Saturday, June 28, 2014

Sustainable Saurday - The Sound of Silence

Yesterday and today, I pondered exactly what makes one farmers market succeed, and another, nearby one, fail.

Today, we had the Saturday farmers market at Otsiningo Park in Binghamton, New York. There is ample parking, a setting in a beautiful park next to playgrounds and picnic pavilions, level ground (important for the elderly) - everything except good mass transit.

The people came out, for local:

Kale and chard;

Lettuce;

Strawberries (close to the end of the season) and cherries (sold out just as I got to the booth - 45 minutes after the market opened!).  There were also plants, cheese, baked goods, jellies, milk, beef, pork, chcken, and a bakery booth selling breakfast items.

Meanwhile, yesterday, at the downtown Binghamton farmers market, at lunchtime, there were...

...not too many people.  (My apologies to this long time vendor for using her booth to symbolize emptiness. Her baked goods are excellent - and, in the past, I've seen her selling and selling.)

You could say, perhaps, that I hit the market at a bad time.  But I have worked in downtown Binghamton for years, and I've been visiting the market for years, at about the same time each Friday-my lunchtime, and when office workers visit the market.  At lunch, there is also live music during the summer (that's the tent you see below, to the left.)  So, I've seen it in summer, in fall, right before holidays, and over the years.
 
Downtown Binghamton has so much potential
In the past, I've expressed fears of the market's demise.   This year, that fear (despite several new venders and a management that cares - I know, because I have spoken to the management) is stronger than ever.   I fear that, if things don't turn around soon, a couple of the new vendors may leave - just as the market has made a commitment to use only local vendors.

I so hope that someone local will comment and tell me I'm wrong - that perhaps the hours of busyness have shifted, and business is still good.  Why?

Downtown Binghamton (population about 47,000) NEEDS a market  - nearby neighborhoods are food deserts, it has a lot of low income people living in the area, it has OK mass transit (most bus lines originate in downtown Binghamton, so if you use mass transit, it is easy to visit) but parking is terrible.  Still, lack of parking doesn't keep other downtown markets from succeeding.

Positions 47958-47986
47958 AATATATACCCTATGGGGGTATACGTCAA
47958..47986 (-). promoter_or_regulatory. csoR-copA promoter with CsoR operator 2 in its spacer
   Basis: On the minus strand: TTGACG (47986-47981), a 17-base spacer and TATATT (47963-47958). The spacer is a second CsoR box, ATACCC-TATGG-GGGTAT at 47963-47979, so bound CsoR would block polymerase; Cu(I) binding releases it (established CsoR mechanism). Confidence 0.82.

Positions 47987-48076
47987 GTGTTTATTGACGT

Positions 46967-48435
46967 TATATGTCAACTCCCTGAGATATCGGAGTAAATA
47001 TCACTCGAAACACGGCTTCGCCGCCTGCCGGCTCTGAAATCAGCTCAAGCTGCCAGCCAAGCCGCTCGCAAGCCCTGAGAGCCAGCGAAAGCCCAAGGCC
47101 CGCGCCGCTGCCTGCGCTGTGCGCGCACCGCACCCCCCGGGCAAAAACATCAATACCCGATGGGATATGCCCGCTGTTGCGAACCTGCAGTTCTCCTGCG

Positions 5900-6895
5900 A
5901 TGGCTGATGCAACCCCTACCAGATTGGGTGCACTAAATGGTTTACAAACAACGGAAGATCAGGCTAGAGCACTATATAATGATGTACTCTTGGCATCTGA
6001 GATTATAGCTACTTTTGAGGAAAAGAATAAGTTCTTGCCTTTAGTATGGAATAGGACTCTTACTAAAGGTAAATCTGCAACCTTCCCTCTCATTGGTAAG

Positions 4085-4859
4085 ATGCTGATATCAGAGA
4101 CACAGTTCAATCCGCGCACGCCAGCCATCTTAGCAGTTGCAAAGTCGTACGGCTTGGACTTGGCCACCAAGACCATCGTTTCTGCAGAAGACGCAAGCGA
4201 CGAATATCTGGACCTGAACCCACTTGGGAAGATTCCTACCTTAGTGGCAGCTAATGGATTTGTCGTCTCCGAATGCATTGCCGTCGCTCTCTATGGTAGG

Last year, some of my readers made excellent suggestions as to what Binghamton can do to jump start its downtown market, so it can be as successful as the one in Otsiningo Park.

I plan to blog more about this in the coming months, because I do care.

Does your community have a downtown farmers market that succeeds?  If so, does it do anything special?

6 comments:

  1. you should show your blog to someone in city government..maybe the market can handle one event....

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  2. Hi Alana! I find myself wondering if there's any advertising for this market. Are there signs up? Is there an ad in the paper? Is there a facebook page that is consistently updated? Do people know that this market is there?

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  3. I wonder how you may leverage the power of social media to get more people out to the markets? Maybe a simple CraigsList posting or posting to a Facebook page local to the Binghamton neighbor could make a profound difference. A lot of people may simply be unaware when these market events take place.

    To give you an example, we hold a community event every year, free to the public. The guy in charge marketed the heck out it, such that we welcomed 850 guests from all over the area (2 to 3 hour drive). Last year, we saw 600 and the year prior 400. He basically advertised to every FB page local to our area and that made a huge difference. As a result, we toned down on the amount of printed media.

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  4. Marketing is definitely important when growing the farmers markets. Some in Utah do really well and some not so well. Once good marketing starts, word of mouth goes quickly! Kim things2doinutah.com

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  5. I can't help with your problem. But I love the photos of the produce on sale. Especially the curly kale. Love it. My husband's favorite dark leafy vegetable is Cavolo Nero. Looks like curly kale but darker.

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  6. Hey Alana!
    I really enjoy reading your 'local' blog.
    I was thinking the same as AmyG. A Facebook/ Twitter page might really help promote it.

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